Before the estate of someone who has died can be distributed, the person or people who are going to carry out the will’s bequests must apply through court for the legal authority to do so. This is called a grant of representation. It gives one or more people the legal authority to manage the estate.
There are three different types of grant of representation:
- Probate: If an executor is named in the will, they must apply for probate.
- Letters of administration: If there is no valid will, the court will grant letters of administration to an appropriate person, usually a beneficiary.
- Letters of administration with the will annexed: If there is no named executor in the will, or if the named executor wishes to renounce their role, the court will grant letters of administration with the will annexed. Usually this is granted to an appropriate beneficiary of the will.
If you have been named as the executor, you need to be granted probate before you can start managing the estate according to the will. Managing the estate includes giving out inheritance money and gifts, settling debts, and selling property.
Applying for probate
To apply for probate you must be over 18 and an executor named in the will of the person who has died.
Applications for probate will incur a fee, often of several hundred dollars, but again this can usually be reclaimed from the estate. Fees vary widely between states and can change frequently, so it is always best to check the current fee before applying for probate.
Links to each state and territory’s probate registry follow below.
NSW: Probate Registry, Supreme Court of New South Wales
VIC: Wills and Probate, Supreme Court of Victoria
QLD: Wills and Probate, Supreme Court of Queensland
SA: Wills and Probate, Courts Administration Authority of South Australia
WA: Wills and Probate, Supreme Court of Western Australia
TAS: Probate, Supreme Court of Tasmania
ACT: Probate, ACT Supreme Court
NT: Wills and Probate, Supreme Court of the Northern Territory
What happens next?
The grant of representation, proof that you have obtained probate, will be posted to you in the following weeks. The time it takes to process probate varies from state to state, but can take as long as eight weeks. Once you receive these documents, you have the legal authority to manage the estate.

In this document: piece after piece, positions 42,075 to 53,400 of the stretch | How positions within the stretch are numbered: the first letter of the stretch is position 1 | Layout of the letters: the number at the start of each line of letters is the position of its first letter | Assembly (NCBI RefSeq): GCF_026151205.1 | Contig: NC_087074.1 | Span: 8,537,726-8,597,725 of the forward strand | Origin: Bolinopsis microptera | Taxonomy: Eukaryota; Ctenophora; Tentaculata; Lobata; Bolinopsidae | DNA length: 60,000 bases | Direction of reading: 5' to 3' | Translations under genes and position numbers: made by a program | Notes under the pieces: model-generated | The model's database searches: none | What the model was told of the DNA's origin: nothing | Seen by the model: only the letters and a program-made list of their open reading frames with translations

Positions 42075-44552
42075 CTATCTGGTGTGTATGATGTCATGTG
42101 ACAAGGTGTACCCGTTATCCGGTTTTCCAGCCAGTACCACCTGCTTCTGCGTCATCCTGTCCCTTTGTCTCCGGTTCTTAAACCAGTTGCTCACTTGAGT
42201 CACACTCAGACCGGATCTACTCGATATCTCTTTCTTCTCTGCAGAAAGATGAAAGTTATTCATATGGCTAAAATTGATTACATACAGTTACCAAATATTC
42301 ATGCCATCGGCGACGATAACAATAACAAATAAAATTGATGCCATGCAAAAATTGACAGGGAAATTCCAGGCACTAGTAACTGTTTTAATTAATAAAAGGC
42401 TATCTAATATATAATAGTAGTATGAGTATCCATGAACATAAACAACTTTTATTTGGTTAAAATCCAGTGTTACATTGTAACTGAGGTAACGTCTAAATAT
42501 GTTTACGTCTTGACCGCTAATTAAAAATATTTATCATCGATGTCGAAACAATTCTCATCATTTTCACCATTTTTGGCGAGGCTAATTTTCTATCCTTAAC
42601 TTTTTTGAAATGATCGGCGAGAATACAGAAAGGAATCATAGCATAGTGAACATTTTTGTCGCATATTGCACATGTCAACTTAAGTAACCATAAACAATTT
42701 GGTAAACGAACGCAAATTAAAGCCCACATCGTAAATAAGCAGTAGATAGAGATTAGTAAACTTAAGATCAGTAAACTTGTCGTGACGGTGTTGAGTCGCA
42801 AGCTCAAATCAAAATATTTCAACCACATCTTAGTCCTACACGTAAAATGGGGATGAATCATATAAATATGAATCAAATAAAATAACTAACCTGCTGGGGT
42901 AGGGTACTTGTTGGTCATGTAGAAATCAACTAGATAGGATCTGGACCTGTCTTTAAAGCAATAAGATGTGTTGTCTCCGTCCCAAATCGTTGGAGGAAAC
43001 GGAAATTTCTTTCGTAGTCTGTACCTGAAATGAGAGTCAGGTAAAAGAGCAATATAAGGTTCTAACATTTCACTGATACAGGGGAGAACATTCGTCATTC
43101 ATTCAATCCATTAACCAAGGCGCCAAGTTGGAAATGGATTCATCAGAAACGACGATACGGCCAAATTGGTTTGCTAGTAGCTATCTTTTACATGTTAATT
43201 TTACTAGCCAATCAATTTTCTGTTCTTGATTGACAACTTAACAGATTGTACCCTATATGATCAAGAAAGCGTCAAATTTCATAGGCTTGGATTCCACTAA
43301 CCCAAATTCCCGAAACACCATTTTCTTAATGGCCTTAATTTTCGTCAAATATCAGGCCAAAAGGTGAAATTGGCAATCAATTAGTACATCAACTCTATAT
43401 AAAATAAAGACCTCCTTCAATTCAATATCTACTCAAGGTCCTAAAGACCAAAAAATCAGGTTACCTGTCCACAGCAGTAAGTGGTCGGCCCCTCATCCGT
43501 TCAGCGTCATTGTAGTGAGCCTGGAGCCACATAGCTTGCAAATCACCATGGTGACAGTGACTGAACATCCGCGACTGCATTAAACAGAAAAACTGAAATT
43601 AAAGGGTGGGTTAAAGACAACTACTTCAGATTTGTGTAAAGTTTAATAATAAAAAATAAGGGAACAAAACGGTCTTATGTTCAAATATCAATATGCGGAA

When probate is not required
Sometimes estates can be administered ‘informally’; that is, without a grant of representation. This is sometimes possible if the sum value of the estate is quite small, or if all of the assets are held in a joint bank account. If in doubt, it is best to consult with a legal advisor.
Need an Estate Planning Lawyer?
We understand you’ve got a lot to deal with right now – especially if you’re responsible for managing the affairs of your loved one.
When the funeral is over, you may need to apply for the right to deal with your loved one’s estate: their property, money and possessions. Let us help.
We can connect you with probate and estate planning experts to help you organise your estate and create the legal documents to protect you and your loved ones should you fall ill or pass away unexpectedly.
eziFunerals supports individuals and families cope with end of life decisions, death and funerals. We are an independent, Australian-owned and operated company. We are not part of any other funeral company.
Our member Funeral Directors operate in Sydney, Melbourne, Brisbane, Perth, Adelaide and Australia wide. Thet are chosen for their knowledge, quality, service, personalisation and experience. They go above and beyond, and will take the time to support the family.
For more information or to make contact with a trusted Independent funeral director, call eziFunerals on 1300 236 402 or visit www.ezifunerals.com.au.